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I’m pretty sure I’ve been a little too hard on Tokyo Twilight Busters in this blog post: It’s visually stunning, uses a sorely overlooked setting in an interesting way, and generally feels like a game with a lot of love and effort put into it. The problem is the flaws that it does have are utterly inescapable, and they drag down every part of the game. Am I not making progress here because I’ve missed something, or is it just the wrong time of day? Did I not find an item here because there’s nothing to find, or did I not let my characters search for long enough? You’re never quite sure if the fault lies with you or the game when things screech to a halt, leading to yet more clicking and backtracking in a game that already has you scouring the background for tiny objects of interest and ping-ponging between home/university/police station just to get things done.

If you have a clear schedule, the directional sense of a homing pigeon taped to a military-grade GPS and the steely determination to click on everything multiple times, and then click on everything two more times just to make sure, you’ll be rewarded with an intriguing tale and some of the finest pixel art I’ve ever seen on NEC’s wonderful hardware. Everyone else? Enjoy the screenshots here and elsewhere, then go pick up the 2010 DS remake of the game as it has a precious onscreen map for the point ‘n’ click segments.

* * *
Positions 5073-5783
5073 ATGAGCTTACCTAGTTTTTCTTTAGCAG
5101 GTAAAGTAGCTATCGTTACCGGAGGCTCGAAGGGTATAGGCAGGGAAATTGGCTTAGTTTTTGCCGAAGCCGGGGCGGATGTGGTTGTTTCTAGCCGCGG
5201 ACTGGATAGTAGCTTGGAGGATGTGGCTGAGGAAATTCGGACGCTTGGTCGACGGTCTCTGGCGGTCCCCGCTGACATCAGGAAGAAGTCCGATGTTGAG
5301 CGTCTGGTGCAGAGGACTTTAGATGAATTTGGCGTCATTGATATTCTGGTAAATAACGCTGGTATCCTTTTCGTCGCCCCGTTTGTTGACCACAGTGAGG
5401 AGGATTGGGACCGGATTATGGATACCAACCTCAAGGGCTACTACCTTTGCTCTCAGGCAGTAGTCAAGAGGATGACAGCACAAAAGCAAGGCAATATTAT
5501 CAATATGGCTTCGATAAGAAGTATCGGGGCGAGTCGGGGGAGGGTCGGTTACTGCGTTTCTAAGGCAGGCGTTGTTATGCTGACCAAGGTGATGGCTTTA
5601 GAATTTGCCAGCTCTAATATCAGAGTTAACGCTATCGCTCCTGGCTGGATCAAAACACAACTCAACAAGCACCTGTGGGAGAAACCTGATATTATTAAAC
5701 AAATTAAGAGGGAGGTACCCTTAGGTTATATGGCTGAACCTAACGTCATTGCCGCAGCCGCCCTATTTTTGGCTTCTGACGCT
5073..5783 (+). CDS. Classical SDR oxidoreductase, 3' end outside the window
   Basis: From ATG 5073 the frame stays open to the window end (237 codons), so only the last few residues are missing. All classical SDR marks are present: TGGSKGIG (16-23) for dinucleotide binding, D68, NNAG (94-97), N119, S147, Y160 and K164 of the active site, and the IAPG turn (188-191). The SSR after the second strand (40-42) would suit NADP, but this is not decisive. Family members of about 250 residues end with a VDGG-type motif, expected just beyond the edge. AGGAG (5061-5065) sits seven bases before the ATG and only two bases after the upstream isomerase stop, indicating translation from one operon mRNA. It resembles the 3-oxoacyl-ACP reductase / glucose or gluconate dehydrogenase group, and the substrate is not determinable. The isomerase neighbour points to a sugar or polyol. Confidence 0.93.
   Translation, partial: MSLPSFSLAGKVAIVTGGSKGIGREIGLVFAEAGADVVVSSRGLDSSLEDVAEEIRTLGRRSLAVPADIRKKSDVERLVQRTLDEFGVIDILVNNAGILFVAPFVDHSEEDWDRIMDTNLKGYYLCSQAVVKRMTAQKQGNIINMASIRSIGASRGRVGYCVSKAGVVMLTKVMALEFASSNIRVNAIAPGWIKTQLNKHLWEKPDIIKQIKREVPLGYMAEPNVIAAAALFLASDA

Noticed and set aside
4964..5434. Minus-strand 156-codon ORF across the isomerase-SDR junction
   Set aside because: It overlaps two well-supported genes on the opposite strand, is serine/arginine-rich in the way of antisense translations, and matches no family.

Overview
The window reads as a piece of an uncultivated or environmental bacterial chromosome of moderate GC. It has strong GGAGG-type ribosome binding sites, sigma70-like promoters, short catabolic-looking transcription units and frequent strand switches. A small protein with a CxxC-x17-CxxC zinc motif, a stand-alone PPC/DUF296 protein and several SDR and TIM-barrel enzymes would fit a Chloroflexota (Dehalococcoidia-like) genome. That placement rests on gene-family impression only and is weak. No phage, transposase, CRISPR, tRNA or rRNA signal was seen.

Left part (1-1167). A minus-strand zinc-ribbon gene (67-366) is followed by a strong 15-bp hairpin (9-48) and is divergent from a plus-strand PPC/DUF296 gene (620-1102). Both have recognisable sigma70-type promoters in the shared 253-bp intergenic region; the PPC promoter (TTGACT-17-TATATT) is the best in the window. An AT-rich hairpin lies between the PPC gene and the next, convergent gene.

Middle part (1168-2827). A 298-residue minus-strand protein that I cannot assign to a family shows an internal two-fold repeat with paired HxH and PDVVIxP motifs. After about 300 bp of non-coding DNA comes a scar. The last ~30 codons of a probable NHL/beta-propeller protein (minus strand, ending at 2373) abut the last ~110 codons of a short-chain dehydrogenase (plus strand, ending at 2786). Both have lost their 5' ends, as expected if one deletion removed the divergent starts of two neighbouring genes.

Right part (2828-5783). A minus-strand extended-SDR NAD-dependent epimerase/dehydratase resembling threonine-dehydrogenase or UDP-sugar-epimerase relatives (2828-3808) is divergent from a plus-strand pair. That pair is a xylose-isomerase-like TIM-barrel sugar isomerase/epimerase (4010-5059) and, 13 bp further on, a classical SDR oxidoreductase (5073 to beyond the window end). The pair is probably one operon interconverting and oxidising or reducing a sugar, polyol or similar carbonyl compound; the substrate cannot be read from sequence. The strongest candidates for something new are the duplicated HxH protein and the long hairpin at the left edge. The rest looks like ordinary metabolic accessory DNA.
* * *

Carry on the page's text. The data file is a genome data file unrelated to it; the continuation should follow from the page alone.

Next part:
Sharing the love: Streets of Rage 3

1994 was a funny old time for the Mega Drive as a lot of great games released that year showed just how sweetly the hardware could sing in capable hands (Castlevania)... yet somehow failed to make much of an impact at the time; leaving the likes of Ragnacenty, Panorama Cotton, and Contra: Hard Corps to garner little more than a dab of niche praise and some frankly ridiculous resale prices over the following twenty three years. Sadly Streets of Rage 3 has suffered this same fate, arguably best known in modern times for being ‘not Streets of Rage 2’ and ‘butchered’ on its international release: Yet as with many games that have had their molehills transformed into mountains both of these points are true and yet not the world-ending issues they’re made out to be, as I’ll hopefully be able to show you as we go.